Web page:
I have been blessed with many excellent music teachers. Their enthusiasm for my musical learning inspired me to be become a music teacher myself. Music covers multiple intelligences to include all students in learning. The lessons of discipline, history, and culture learned in the music classroom make it a vital addition to every student's learning. Most of all, studying the arts help students develop the skills of expression, which can be applied to reading, writing, and other core subjects.
To accomplish this, my curriculum will be broken into thematic units, each covering different aspects of music. Examples of units include rhythm, melody, cultural music, movement, and music theory. While not every student will grow up to be a professional musician, I feel it is important to learn the basics of music notation to aid in the other learning goals in music class. If the district provides a standard list of goals, they will be used as a basis for curriculum. Topics from individual classrooms are welcome. As much as possible, all grades will follow the same general topic, however each class will have a lesson with concepts tailored to their cognitive, social, and technical levels.
All students must be engaged in learning and music making, no matter their technical skill level. While we will strive for excellence in all we do, the total musical experience will always take priority over technical perfection. It is my goal to create an environment where music enhances both learning and quality of life for all students.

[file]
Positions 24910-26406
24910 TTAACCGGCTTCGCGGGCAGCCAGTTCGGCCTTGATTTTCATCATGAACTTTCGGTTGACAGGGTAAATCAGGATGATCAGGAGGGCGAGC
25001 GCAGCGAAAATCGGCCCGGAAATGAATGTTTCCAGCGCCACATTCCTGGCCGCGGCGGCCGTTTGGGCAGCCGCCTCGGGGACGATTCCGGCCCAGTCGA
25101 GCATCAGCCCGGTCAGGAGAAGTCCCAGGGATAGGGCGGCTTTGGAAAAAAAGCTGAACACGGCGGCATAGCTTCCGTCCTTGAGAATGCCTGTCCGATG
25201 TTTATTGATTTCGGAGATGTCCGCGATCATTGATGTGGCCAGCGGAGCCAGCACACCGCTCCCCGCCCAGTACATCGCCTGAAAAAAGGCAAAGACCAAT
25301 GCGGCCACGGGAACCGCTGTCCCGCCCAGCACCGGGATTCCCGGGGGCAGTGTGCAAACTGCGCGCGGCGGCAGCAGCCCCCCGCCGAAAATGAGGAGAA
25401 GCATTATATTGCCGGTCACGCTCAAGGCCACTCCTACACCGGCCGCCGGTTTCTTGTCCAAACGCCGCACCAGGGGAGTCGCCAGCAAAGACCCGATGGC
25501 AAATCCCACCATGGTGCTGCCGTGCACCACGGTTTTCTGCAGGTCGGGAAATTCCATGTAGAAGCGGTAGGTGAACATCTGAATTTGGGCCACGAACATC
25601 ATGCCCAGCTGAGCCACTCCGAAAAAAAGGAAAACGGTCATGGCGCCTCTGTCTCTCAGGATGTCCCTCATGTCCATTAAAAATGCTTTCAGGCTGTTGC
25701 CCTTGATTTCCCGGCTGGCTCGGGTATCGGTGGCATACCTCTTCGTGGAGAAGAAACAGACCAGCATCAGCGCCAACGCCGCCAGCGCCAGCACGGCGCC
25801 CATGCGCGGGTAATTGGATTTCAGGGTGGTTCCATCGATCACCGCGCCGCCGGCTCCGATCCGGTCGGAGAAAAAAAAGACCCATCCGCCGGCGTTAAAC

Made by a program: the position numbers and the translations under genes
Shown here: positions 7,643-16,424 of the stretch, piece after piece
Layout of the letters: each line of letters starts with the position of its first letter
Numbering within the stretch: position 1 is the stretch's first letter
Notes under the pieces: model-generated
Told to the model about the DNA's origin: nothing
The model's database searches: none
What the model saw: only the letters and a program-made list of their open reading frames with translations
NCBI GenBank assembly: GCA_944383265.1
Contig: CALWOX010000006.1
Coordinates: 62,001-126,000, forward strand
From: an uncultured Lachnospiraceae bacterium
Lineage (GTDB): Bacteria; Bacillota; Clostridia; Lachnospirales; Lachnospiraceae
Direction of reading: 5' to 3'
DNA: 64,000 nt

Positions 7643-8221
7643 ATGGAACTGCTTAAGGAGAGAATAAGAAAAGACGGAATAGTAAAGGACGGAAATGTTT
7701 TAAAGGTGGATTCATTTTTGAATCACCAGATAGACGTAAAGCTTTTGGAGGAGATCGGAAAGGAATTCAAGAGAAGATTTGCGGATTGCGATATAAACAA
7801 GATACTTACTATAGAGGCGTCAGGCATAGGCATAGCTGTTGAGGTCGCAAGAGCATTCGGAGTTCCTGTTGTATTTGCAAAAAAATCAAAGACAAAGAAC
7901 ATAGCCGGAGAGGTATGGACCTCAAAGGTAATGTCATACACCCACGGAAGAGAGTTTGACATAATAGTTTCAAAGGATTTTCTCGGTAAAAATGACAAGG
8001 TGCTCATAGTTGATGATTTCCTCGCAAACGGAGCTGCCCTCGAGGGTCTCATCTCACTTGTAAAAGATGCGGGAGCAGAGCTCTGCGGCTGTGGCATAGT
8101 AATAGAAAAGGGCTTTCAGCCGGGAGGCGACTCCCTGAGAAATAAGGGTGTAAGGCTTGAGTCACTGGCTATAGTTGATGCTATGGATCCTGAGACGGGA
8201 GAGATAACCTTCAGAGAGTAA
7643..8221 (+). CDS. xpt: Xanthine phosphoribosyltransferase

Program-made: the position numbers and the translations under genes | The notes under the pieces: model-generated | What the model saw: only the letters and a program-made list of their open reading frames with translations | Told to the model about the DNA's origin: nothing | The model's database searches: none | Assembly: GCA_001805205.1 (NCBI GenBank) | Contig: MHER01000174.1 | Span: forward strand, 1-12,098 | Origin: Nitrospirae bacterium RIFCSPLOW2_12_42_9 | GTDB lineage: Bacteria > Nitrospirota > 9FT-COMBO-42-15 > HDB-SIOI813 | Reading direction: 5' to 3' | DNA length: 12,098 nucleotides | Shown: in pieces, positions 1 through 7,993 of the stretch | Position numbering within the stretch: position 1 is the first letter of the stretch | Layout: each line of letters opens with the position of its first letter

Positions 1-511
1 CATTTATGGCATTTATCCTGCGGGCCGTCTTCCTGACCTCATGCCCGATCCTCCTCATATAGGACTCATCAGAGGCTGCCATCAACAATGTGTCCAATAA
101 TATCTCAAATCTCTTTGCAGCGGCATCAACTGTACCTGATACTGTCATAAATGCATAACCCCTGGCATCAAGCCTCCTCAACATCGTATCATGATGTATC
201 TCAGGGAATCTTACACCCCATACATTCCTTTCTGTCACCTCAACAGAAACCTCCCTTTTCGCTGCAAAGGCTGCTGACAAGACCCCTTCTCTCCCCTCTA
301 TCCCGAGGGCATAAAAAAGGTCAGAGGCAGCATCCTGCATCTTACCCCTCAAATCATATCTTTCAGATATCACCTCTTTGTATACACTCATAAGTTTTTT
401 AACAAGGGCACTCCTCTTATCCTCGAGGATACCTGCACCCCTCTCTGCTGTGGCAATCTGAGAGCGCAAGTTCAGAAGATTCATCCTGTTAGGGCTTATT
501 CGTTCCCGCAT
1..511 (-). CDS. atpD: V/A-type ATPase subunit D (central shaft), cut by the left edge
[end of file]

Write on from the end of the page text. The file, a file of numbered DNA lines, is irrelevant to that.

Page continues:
Assessment can be a difficult task in music education. However with swift pacing and participation, every performance can be evaluated. Students do not necessarily need to perform individually to receive feedback, but can be observed in small group situations where they are more comfortable. Assessment is most important for teacher reflection. With this information, I can adjust my lessons as needed to achieve curricular goals.
I like to work with other teachers in the school to integrate classroom management techniques that may be different from my own in order to create a sense of continuity between the students' homeroom and my class. Recently, I worked in a school where BIST was implemented very effectively. I find the "Safe Seat" in particular to be effective in a classroom where the students know not to pay attention to the student in the Safe Seat. I like that the student is able to stay in the classroom, still receiving information, and able to reintegrate into the classroom when they are ready. It is also a useful tool for students with behavioral disorders, which avoids large-scale classroom incidents. All students, whenever possible, will also receive praise reports. These notes go home to parents to give positive feedback about their child's development and music experience.
Though music may sometimes be considered a "special" or auxiliary class by some, I strive to integrate as many aspects of the school into my classroom as I can. I see myself as an essential member of the staff, working toward the same academic and community goals as the rest of the school. By employing a multi-faceted, experienced based music education, I believe that together we can build a community of expression and cooperation.